Two weekends ago I spent my Saturday morning at the Old Quarry Trail. A part of the Stony Swamp Conservation Area, it is similar to Jack Pine Trail in habitat and species. I found 11 bird species in my 2 hours there, more species than I have seen in any of my recent walks at Jack Pine Trail. At the “Deer John” feeder area I found a single Mourning Dove, a singing American Robin, a White-breasted Nuthatch and numerous chickadees. Deeper in the woods I saw a Brown Creeper, a Pileated Woodpecker, another singing American Robin, a couple of cardinals, and several Red-breasted Nuthatches. A single American Goldfinch and several crows flew over, while back near the parking lot I heard a single Blue Jay.
Jack Pine Trail in Stony Swamp is one of my favourite trails. I got a lifer there the first time I ever visited the trail back in June 2006 – a Virginia Rail – and many more since. Because of its mix of habitats, it is a good spot to view wildlife all year round; the trails cross several marshes, coniferous and deciduous forest, and even an open alvar-like area that hosts Field Sparrows and White-throated Sparrows in the summer. In the winter, the OFNC maintains a large bird feeder along the northern part of the trail, though this doesn’t prevent chickadees from approaching people for handouts. This is one of the best places in Ottawa to feed chickadees and nuthatches right from your hand.
Groundhog Day has come and gone, and we are still more than a month away from the spring equinox. This is the time of year when birding reaches its lowest ebb; the birds aren’t moving around very much, and migration is still weeks away. In Ottawa, February is the quietest month for birding, but there have been enough interesting reports to send me out each weekend looking for new year birds. I have added only five new birds to my year list so far this month, including a Common Merganser in the channel behind the Ridge at Mud Lake, and the over-wintering Hermit Thrush behind the Parliament buildings. After realizing just how short a walk Parliament Hill is from the building where I work, and how much potential there is for finding migrants there in season, I’ve made it a goal to spend more lunch hours there this spring.
It’s been a tough winter. Fortunately a mid-January thaw (referred to as “wintermission” by The Weather Network and virtually no one else) brought about a temporary rise in temperatures and spirits two weeks ago. I managed to remove the sheet of ice that covered my driveway as a result of the freezing rain we received earlier in the month, and have been able to walk on the sidewalks without fearing I might fall and injure my bones, joints or back. Unfortunately the thaw ended about a week ago, temperatures dropped, and winter returned. We got more snow last weekend, and this week the deep freeze returned.
Because the weekends have been either brutally cold or snowy and messy I have not been able to add many birds to my year list. It took me 15 days into the new year to add American Goldfinch to my list, when I found a group of four of them sitting in the tree next to the bus stop. That brought my year list up to 33, and I didn’t add another bird to it until the following Saturday when I found some Golden-crowned Kinglets at Sarsaparilla Trail.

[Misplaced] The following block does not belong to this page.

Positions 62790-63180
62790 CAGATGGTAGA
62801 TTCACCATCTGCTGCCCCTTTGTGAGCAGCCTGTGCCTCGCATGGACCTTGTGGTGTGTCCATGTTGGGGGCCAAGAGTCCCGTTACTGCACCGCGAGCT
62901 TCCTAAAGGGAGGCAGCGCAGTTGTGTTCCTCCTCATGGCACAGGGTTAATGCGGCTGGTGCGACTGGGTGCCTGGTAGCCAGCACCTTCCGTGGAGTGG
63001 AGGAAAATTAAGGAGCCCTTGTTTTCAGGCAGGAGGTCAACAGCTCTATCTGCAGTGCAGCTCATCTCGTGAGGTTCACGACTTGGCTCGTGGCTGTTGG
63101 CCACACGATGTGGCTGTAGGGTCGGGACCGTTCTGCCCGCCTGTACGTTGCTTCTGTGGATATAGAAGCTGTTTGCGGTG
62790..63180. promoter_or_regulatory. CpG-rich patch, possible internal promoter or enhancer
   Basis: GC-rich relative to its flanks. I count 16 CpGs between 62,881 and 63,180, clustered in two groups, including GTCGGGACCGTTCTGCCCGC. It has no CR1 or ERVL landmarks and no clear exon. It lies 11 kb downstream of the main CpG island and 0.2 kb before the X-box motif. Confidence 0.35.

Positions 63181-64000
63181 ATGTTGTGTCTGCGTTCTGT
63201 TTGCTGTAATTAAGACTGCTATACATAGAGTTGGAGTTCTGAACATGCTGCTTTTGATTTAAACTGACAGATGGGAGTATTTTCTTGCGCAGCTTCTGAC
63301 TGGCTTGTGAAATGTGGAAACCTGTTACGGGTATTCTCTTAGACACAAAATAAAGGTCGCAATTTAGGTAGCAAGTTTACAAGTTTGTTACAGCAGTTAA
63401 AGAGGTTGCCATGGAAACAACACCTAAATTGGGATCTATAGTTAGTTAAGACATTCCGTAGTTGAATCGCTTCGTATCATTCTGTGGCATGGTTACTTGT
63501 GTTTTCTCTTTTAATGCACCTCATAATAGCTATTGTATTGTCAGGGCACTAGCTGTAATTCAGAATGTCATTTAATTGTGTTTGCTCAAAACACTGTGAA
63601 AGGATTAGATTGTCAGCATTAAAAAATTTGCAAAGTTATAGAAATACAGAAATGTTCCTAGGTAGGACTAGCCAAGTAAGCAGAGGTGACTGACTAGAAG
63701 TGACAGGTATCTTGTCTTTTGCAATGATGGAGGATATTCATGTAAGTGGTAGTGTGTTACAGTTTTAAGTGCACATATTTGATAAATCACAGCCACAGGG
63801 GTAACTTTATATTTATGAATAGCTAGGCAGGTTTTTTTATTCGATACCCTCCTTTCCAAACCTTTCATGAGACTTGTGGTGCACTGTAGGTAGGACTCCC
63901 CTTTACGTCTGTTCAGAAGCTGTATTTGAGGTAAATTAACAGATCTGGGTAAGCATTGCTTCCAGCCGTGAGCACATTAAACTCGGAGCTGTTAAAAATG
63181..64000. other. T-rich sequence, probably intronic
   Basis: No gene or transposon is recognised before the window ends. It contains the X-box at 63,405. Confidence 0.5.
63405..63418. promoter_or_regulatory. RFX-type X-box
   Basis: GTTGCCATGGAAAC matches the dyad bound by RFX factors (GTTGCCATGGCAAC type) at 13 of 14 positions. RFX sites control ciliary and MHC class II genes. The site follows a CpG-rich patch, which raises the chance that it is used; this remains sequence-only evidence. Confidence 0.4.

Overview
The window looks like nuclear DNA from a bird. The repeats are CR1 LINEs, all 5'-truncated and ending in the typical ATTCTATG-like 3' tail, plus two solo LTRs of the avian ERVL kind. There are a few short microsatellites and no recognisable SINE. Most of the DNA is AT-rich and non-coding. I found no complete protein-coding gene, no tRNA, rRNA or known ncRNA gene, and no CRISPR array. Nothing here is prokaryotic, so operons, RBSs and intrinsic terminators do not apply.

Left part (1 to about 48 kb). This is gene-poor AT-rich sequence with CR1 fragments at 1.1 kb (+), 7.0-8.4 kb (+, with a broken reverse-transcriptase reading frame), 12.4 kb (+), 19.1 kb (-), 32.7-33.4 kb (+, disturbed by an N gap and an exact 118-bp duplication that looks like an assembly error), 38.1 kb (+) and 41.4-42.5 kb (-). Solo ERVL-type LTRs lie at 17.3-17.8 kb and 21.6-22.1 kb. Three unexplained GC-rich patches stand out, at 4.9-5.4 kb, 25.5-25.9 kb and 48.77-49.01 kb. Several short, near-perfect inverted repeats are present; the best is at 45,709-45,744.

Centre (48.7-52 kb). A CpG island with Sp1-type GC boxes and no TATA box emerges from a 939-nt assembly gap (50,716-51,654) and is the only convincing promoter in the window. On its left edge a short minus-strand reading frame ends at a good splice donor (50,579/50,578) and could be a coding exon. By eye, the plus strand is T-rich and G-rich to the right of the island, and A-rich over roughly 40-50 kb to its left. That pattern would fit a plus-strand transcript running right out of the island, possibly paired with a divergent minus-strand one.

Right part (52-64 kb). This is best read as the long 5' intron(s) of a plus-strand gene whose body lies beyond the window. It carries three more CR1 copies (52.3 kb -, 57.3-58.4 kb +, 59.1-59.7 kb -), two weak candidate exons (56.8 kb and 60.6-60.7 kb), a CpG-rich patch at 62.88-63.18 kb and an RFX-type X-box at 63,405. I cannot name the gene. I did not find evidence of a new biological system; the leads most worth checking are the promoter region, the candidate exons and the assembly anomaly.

It’s been said that this winter’s invasion of Snowy Owls is the greatest in 40 years. Large numbers have left the Arctic in search of a safe place to spend the winter; they have been found all across northeastern North America, from Newfoundland to the mid-western US states and even as far south as Florida. Bruce DiLabio, writer of the weekly bird column in the Ottawa Citizen, estimates there are at least 150 Snowy Owls in eastern Ontario alone.
There are two possible reasons for the extremely large movement of Snowy Owls this winter. The first is a scarcity of Arctic lemmings — one of their primary food sources – on their northern breeding grounds. The second is a population boom that has increased the number of birds competing in the same territories for the same food. I suspect it is the latter or a combination of both, for if there was a severe population collapse of lemmings we would probably see large numbers of other birds of prey heading south as well. Continue reading →
Hi all, given the number of petitions I’ve seen lately speaking out against shooting Snowy Owls at La Guardia airport, building wind turbines along critical migratory pathways and the like, I’ve started a Facebook group where I can post the petitions I’ve signed in an effort to share them with like-minded people. If you wish to add your voice to those in support of our wildlife and our planet, please join the group and check out the petitions I have posted! Please also share with any Facebook wildlife groups you belong to. Wouldn’t it be nice to have a ready-made base of 100 or 1,000 supporters for any petition worthy of signing?
January 10, 2014: the Facebook page has been updated to a group.
Sometimes the best outings occur when you go looking for one particular species but find something entirely different instead. With many of my coworkers still on holidays, things were quiet enough at work that I had enough time to go to Hurdman on my lunch break on Thursday and Billings Bridge on on Friday. With a year list of only 17 species after the first day, I was still missing several ducks, finches, and other common birds. I hoped to rectify this by spending some time along the Rideau River, even though it was still bitterly cold…Ottawa was stuck in a deep freeze that lasted three days, with the daytime temperatures reaching no higher than -23°C. Fortunately there was very little wind, which made the cold tolerable so long as I bundled up in numerous layers before heading out.